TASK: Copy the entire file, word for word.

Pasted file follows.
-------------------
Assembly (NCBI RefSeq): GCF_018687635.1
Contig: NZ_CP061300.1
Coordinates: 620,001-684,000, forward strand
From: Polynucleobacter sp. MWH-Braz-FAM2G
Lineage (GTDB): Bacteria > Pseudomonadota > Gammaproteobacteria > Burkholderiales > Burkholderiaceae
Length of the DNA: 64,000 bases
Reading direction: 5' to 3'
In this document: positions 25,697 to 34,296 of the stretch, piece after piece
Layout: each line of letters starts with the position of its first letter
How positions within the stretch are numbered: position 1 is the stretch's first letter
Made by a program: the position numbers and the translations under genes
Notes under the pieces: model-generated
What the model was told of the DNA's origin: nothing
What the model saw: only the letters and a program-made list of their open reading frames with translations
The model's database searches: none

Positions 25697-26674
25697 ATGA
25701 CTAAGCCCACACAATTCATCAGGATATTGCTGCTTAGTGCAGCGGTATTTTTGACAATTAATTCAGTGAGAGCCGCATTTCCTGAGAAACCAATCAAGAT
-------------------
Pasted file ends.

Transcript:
Assembly (NCBI RefSeq): GCF_018687635.1
Contig: NZ_CP061300.1
Coordinates: 620,001-684,000, forward strand
From: Polynucleobacter sp. MWH-Braz-FAM2G
Lineage (GTDB): Bacteria > Pseudomonadota > Gammaproteobacteria > Burkholderiales > Burkholderiaceae
Length of the DNA: 64,000 bases
Reading direction: 5' to 3'
In this document: positions 25,697 to 34,296 of the stretch, piece after piece
Layout: each line of letters starts with the position of its first letter
How positions within the stretch are numbered: position 1 is the stretch's first letter
Made by a program: the position numbers and the translations under genes
Notes under the pieces: model-generated
What the model was told of the DNA's origin: nothing
What the model saw: only the letters and a program-made list of their open reading frames with translations
The model's database searches: none

Positions 25697-26674
25697 ATGA
25701 CTAAGCCCACACAATTCATCAGGATATTGCTGCTTAGTGCAGCGGTATTTTTGACAATTAATTCAGTGAGAGCCGCATTTCCTGAGAAACCAATCAAGAT